Ian Levy (@HickoryHigh): The Philadelphia 76ers. Not because they’re going to be terrible and not because they might be sneaky good, but because they’re a franchise in the very beginning stages of fundamentally remaking themselves. I can’t think of another recent example of an organization that has so quickly shifted gears and headed in the opposite direction stylistically. The trappings of traditional basketball processes are all being questioned and everything appears to be on the table. Nothing about this season (except maybe their opening night win) should be bright and flashy, but watching their transitions everywhere from the margins to the middle should be incredibly interesting.

Dan Lewis (@trueDanLewis): How the new coaches fare in the league. There was a record number of new head coaches this offseason, and many of them came into situations with teams that had losing records. I am interested to see how new coaching staffs use rotations, manage personalities, and adjust systems from previous years. Are you interested to see how Boogie Cousins reacts to a new head coach?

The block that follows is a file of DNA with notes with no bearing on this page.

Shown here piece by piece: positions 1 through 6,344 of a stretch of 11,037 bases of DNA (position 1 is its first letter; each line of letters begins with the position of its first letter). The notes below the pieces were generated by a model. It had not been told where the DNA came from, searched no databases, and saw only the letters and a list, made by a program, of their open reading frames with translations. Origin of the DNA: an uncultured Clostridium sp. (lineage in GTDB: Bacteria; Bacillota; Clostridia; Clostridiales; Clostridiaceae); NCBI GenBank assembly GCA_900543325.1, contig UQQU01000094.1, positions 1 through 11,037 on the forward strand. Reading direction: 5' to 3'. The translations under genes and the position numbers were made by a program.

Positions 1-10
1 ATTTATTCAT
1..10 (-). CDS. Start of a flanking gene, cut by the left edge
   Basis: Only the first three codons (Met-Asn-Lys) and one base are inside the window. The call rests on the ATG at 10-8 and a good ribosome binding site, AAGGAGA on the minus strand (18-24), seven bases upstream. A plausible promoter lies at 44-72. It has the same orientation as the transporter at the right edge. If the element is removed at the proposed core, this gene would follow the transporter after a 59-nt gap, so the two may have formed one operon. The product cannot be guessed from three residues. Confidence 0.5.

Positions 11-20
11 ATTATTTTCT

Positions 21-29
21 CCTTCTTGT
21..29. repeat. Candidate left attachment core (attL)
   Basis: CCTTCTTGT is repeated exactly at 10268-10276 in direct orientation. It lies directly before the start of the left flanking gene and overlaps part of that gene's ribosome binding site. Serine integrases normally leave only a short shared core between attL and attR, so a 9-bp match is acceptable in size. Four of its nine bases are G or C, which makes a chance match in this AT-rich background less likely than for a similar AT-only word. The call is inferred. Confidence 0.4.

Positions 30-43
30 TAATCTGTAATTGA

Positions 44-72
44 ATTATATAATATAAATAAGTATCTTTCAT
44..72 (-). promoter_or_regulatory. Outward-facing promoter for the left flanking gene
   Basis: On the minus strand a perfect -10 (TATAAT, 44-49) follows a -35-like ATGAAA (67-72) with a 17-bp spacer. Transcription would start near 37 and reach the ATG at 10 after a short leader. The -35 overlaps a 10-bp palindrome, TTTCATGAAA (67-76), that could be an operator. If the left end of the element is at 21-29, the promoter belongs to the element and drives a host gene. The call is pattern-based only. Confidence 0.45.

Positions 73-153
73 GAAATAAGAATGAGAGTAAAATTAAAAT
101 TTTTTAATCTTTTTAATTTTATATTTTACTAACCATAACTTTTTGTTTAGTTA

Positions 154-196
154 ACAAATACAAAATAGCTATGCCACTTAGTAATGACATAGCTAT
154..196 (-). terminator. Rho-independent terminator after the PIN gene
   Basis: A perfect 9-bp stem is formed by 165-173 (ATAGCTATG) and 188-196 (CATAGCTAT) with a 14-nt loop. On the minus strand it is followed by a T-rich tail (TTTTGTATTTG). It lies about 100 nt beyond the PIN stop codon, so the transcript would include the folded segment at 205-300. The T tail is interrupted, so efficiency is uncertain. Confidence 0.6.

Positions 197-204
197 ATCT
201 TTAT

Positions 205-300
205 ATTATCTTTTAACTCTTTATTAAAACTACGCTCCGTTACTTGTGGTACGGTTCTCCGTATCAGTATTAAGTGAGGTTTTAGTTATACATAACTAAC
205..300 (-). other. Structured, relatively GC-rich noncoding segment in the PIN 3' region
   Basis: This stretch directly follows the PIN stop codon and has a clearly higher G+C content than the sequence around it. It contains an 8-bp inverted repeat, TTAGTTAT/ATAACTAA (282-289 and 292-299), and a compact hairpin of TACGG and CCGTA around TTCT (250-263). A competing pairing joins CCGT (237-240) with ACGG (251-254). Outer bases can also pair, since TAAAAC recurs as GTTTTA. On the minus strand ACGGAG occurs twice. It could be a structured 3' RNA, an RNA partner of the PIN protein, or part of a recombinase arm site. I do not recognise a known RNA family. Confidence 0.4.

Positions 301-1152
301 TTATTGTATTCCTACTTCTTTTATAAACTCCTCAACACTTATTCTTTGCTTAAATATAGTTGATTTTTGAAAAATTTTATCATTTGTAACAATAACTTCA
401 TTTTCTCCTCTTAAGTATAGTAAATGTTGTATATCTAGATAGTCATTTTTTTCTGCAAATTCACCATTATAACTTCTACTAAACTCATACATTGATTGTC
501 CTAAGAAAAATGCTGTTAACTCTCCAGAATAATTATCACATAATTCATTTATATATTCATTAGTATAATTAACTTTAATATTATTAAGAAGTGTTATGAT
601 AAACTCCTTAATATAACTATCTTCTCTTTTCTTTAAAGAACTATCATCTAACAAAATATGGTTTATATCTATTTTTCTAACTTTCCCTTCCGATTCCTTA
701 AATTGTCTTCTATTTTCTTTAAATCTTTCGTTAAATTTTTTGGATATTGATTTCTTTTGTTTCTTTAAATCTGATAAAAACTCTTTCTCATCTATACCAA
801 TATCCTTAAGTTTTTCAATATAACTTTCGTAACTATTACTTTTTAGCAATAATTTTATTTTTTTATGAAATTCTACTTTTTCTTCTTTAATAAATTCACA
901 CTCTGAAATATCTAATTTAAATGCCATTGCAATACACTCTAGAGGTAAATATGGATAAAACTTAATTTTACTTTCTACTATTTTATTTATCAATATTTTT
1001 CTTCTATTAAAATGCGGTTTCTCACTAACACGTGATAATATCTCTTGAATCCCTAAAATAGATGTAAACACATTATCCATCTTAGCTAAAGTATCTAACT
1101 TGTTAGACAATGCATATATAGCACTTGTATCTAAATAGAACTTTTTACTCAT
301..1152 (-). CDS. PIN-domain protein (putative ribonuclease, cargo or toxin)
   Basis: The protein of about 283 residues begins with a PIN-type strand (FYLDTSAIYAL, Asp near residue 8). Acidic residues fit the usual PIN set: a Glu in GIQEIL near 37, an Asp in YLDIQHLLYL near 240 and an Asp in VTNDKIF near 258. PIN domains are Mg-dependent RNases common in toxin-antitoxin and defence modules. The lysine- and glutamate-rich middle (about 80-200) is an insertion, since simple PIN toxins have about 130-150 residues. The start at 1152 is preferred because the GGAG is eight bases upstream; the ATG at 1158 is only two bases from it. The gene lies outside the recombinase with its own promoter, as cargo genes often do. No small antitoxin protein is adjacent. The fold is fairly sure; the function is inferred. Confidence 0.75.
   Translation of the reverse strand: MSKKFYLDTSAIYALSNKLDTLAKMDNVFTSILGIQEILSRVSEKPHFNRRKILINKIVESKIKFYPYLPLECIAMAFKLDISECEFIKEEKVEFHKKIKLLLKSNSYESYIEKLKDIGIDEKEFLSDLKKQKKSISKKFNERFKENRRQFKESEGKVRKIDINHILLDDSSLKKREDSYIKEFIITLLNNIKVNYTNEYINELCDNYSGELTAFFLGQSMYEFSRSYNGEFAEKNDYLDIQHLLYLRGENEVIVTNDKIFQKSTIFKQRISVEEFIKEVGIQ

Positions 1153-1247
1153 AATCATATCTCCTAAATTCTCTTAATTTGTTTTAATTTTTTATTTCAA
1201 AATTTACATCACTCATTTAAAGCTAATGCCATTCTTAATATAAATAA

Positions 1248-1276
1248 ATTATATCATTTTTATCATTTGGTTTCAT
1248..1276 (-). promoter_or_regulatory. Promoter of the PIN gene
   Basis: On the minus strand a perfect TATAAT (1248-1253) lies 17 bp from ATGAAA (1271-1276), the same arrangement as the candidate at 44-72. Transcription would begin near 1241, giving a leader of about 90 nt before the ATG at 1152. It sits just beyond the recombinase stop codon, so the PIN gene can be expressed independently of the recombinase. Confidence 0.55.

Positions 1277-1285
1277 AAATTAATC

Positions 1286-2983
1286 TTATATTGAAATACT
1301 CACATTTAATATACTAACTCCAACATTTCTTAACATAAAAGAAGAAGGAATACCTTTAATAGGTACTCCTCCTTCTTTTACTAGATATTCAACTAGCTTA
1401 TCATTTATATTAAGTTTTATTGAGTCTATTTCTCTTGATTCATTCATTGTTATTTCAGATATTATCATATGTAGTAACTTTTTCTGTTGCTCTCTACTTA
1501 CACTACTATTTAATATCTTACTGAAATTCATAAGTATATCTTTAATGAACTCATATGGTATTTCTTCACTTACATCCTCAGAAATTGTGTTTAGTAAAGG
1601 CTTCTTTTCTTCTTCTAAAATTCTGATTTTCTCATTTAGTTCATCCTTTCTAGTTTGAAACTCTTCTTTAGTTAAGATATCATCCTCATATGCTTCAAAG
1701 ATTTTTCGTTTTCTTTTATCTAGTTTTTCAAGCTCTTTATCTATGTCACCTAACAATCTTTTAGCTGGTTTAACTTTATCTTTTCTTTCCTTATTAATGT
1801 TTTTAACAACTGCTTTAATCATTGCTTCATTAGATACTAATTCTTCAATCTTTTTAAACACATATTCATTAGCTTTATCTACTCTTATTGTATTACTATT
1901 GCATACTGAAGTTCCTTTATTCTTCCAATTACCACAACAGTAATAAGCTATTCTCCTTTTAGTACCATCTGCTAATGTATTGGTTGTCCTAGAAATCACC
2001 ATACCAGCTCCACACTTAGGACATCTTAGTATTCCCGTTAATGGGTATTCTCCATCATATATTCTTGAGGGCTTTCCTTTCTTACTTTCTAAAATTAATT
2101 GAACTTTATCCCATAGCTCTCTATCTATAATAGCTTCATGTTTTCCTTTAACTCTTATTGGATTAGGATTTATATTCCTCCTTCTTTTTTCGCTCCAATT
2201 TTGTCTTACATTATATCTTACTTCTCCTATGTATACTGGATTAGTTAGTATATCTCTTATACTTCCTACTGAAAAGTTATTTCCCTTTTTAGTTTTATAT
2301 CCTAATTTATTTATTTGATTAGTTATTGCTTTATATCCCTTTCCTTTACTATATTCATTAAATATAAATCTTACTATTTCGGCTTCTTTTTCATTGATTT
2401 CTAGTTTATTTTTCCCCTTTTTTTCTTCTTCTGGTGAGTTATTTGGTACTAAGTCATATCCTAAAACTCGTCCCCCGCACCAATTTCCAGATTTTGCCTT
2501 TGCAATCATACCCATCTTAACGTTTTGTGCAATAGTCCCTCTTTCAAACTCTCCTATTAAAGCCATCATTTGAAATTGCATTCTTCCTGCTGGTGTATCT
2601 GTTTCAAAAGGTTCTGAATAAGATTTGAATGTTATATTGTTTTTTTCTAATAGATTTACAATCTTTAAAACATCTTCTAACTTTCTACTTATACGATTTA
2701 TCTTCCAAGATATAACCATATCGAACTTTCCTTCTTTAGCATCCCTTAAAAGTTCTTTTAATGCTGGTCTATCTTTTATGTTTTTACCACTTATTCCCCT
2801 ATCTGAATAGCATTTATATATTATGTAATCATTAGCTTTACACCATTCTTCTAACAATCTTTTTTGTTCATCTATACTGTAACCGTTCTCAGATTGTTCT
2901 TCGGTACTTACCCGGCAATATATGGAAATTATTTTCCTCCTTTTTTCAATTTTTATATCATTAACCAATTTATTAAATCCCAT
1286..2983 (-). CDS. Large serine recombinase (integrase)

Cole Patty (@ColePatty): All the teams that aren’t going to be playoff teams, but also aren’t tanking. Tanking has already consumed the minds of NBA’s viewers on the first day, but really there might only be six teams that are participating in it. As for the teams that are going to be left out in the race for the eight-seed on both sides, it will be unfortunate. However both eight seed races will be a lot of fun.

Andrew Johnson (@countingbaskets): The Atlanta Hawks, they’ve seemingly been on the treadmill of mediocrity, but I think Ferry has done some good things to position them moving forward dumping bad contracts and making good draft picks like Dennis Schroeder.

Andy Liu (@AndyKHLiu): I don’t think any narrative/player/team can be that much under the radar in this day and age. I guess it depends on what outlet you’re coming from. The guys at CBS Sports or SI or Grantland are going to be on top of Gordon Hayward’s breakout season even if SportsCenter isn’t leading with that every night. Though if there’s one player I’d admit to us losing focus on; it’s got to be Kevin Durant. Another great season overshadowed by LeBron James and it appears much of his great play will be relegated to a substandard — at least for them — Oklahoma City season.

Matt Cianfrone (@Matt_Cianfrone): The Spurs. San Antonio will probably win another 50 games and garner a top 3 or 4 seed in the West. Yet they will fly under the radar to all but the most focused NBA fans because they want it that way. They won’t be heavily marketed, their stars won’t be flashy and Pop will rest his guys. But come playoff time this team will contend for a Western Conference and NBA title. It is what they do.